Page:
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Twospotted spider mite

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Tetranychus urticae
Written by: 
Jon Clements


Frank Peairs, Colorado State University, Bugwood.org

Content adapted from MyIPM/Bugwood Apps

OVERVIEW

Twospotted spider mite is a secondary (non-fruit damage) pest of apple and pear. It is widespread in range, has multiple generations per season, easily develops resistance to miticides, and is particularly problematic when it is dry and moves from the ground cover into fruit trees.

BIOLOGY

Adults are pale yellow to dark green, brownish, or faintly orange. Males are smaller than females, have a distinctly pointed abdomen, and darkish areas on each side of the body. Females are more oval, and when newly hatched have namesake distinct dark areas on each side of the body, which becomes more blotchy and irregular when feeding commences. Nymphs also have distinct two spots. TSSM overwinters under bark or in the ground cover. In spring they typically move to weeds and grass where they feed. In summer they crawl into the canopy especially when it gets dry or the orchard floor is mowed. Once in the tree a serious infestation can develop and cause damage which is grayish bronzing of foliage in apple and solid dark-brown spotting of pear leaves.

MONITORING

Check foliage for mite presence beginning in early summer. 10 leaves from 10 trees should be averaged for a count, Chemical treatment is advised if there are six or more mites per leaf. Also check foliage touching ground cover on lower limbs. Summer oil sprays are advised, but a spring oil spray is not effective on TSSM because – unlike European red mite -- they are in the groundcover. If miticides are necessary, only use if over threshold and rotate chemistries for resistance management. If you can identify mite predators, then one predator per leaf on average may justify holding off on applying a miticide. (See http://www.ipm.msu.edu/insects/twospotted_spider_mite for help.)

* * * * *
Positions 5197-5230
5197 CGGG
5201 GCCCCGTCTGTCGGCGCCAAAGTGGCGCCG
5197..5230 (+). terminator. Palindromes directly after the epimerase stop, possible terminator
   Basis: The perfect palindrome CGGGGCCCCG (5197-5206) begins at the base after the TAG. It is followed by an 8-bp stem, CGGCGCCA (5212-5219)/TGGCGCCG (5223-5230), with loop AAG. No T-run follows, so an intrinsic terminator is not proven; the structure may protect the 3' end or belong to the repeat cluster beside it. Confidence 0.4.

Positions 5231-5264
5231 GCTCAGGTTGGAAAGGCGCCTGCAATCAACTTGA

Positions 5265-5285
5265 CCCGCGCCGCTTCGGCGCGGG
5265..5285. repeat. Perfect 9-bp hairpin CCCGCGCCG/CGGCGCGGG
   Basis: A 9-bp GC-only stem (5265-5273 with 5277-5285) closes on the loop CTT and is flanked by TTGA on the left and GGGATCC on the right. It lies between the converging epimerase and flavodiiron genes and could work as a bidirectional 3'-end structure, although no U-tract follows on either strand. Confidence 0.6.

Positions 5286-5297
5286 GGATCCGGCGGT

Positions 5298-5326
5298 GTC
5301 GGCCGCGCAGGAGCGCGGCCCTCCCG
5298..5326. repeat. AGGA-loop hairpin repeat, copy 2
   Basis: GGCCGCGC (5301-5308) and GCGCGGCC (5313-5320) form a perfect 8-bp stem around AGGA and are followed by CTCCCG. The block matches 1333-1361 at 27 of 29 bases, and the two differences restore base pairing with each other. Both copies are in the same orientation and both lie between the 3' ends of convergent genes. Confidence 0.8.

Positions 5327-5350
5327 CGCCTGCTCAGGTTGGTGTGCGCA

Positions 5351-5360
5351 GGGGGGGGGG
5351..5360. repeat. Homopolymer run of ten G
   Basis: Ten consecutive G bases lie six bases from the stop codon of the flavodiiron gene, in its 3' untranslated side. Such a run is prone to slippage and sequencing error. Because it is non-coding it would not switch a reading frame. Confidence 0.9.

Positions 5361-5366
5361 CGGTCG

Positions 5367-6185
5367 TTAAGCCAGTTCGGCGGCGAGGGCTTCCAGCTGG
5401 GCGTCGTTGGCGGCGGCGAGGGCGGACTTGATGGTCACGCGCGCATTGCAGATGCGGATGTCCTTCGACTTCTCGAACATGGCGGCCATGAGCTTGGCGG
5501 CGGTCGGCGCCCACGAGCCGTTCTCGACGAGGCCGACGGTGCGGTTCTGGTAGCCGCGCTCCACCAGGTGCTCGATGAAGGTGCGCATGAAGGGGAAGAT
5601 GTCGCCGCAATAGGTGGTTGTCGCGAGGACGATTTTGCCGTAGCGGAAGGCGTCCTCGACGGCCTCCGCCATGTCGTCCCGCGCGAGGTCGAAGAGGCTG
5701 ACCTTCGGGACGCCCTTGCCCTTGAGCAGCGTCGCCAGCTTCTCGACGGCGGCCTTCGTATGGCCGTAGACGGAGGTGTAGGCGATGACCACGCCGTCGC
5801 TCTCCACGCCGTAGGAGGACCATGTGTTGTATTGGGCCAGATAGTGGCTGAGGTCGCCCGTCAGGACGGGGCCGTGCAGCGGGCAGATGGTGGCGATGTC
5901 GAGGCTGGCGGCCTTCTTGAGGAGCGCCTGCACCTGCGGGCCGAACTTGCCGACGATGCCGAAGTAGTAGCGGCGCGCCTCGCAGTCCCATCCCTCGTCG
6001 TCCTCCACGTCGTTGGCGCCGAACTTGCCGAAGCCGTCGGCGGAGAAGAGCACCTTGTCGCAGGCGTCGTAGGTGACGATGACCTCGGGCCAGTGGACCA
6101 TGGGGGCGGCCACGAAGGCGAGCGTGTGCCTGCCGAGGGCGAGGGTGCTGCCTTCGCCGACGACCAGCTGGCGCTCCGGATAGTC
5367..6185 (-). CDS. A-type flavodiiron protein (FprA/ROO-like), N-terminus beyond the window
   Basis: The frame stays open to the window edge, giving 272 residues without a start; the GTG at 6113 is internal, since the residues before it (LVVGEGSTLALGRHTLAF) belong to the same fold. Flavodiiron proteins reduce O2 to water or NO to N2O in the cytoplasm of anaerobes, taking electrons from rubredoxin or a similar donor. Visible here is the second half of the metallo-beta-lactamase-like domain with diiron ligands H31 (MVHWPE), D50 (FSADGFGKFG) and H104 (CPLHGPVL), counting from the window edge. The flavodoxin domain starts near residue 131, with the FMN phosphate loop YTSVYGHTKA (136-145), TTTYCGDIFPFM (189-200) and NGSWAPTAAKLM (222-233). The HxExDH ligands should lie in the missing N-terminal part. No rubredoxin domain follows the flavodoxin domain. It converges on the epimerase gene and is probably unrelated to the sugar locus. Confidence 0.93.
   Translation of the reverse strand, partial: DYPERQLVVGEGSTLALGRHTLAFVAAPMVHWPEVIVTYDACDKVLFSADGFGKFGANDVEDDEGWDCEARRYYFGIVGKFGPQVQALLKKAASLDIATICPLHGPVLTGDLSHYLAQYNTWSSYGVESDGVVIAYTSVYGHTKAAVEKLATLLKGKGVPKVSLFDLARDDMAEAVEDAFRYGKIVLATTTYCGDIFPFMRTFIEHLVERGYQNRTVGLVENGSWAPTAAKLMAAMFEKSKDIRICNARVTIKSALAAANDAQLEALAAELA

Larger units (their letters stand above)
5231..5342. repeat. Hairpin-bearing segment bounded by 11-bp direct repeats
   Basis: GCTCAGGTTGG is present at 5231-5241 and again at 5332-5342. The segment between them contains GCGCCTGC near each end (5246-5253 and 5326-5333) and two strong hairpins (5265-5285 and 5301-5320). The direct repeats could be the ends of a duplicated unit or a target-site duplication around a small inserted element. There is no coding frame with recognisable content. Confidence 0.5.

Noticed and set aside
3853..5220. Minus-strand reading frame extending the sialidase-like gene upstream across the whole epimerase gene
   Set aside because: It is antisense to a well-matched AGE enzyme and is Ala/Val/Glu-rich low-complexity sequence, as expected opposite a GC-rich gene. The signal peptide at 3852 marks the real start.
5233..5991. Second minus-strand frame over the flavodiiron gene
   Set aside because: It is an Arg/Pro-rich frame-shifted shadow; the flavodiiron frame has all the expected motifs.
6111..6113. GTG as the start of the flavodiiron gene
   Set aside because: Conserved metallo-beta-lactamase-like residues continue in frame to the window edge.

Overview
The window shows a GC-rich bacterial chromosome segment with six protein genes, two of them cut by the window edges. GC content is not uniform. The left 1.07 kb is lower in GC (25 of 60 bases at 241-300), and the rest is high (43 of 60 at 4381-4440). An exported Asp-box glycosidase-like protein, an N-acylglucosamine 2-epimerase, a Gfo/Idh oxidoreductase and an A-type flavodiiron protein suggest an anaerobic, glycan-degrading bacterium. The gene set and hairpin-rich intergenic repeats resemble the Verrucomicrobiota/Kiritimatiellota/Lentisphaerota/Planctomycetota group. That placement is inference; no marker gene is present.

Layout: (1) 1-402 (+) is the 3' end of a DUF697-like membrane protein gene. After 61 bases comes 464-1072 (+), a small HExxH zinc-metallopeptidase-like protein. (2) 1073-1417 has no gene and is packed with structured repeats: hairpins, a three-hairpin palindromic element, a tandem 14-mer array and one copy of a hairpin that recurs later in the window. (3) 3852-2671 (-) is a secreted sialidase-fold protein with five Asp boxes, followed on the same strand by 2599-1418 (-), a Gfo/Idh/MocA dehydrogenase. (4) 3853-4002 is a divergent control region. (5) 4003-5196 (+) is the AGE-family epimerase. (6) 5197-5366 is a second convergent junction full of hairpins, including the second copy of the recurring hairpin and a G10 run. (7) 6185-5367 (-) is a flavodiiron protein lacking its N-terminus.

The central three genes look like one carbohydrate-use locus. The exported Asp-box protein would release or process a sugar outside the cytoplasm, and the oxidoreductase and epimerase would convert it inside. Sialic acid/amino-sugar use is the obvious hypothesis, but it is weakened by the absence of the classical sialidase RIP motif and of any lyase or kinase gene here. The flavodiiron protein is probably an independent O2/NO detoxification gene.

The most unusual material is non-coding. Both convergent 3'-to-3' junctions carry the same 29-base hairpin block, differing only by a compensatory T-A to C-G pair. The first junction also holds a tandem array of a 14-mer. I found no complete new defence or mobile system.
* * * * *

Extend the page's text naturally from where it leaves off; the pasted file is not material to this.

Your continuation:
Adapted from ‘Common Tree Fruit Pests,’ Angus Howitt, Michigan State University, 1993

MANAGEMENT

Chemical Control

Summer applications of miticides are indicated. Early season oil applications are not effective.

Specific Resistance Issues

Resistance is likely when miticides are not rotated. Be sure to rotate miticide classes when choosing chemical control.

Non-Chemical Control

Minimize weed growth, particularly broadleaf weeds, in the orchard. Mow frequently to keep groundcover short, but avoid mowing during hot/dry spells.

Adapted from Extension Bulletin E154 “2015 Michigan Fruit Management Guide for Commercial Fruit Growers” https://shop.msu.edu/product_p/bulletin-e0154.htm

 

EXTRAS

From UC Statwide IPM Project: Webspinning mites produce a characteristic blackening of pear leaves when they feed. Pear trees can tolerate fewer webspinning mites than European red mites. Usually two to three mites feeding near the midrib of a leaf produce black areas from the midrib to the margin. This blackening may appear even after mites have been controlled, especially if a period of hot weather follows the spray application. High mite populations may cause defoliation. Severe defoliation can stunt fruit and may cause the trees to bloom in fall, thus reducing next year's crop. However, if defoliation is limited to water sprouts in the top or interior of the tree, it will not adversely affect the crop or tree.